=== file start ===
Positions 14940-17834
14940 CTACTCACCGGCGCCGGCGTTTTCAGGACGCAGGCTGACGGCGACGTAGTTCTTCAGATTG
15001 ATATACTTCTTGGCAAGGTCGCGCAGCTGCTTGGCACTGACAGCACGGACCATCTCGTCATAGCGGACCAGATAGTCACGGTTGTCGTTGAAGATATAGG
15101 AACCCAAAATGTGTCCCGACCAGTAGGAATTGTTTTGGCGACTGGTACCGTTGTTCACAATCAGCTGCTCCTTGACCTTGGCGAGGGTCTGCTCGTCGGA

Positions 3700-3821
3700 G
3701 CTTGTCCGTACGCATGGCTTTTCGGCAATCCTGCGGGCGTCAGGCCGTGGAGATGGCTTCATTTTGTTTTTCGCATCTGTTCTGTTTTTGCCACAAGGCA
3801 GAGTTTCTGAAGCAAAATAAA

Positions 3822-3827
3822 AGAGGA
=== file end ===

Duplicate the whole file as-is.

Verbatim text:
Positions 14940-17834
14940 CTACTCACCGGCGCCGGCGTTTTCAGGACGCAGGCTGACGGCGACGTAGTTCTTCAGATTG
15001 ATATACTTCTTGGCAAGGTCGCGCAGCTGCTTGGCACTGACAGCACGGACCATCTCGTCATAGCGGACCAGATAGTCACGGTTGTCGTTGAAGATATAGG
15101 AACCCAAAATGTGTCCCGACCAGTAGGAATTGTTTTGGCGACTGGTACCGTTGTTCACAATCAGCTGCTCCTTGACCTTGGCGAGGGTCTGCTCGTCGGA

Positions 3700-3821
3700 G
3701 CTTGTCCGTACGCATGGCTTTTCGGCAATCCTGCGGGCGTCAGGCCGTGGAGATGGCTTCATTTTGTTTTTCGCATCTGTTCTGTTTTTGCCACAAGGCA
3801 GAGTTTCTGAAGCAAAATAAA

Positions 3822-3827
3822 AGAGGA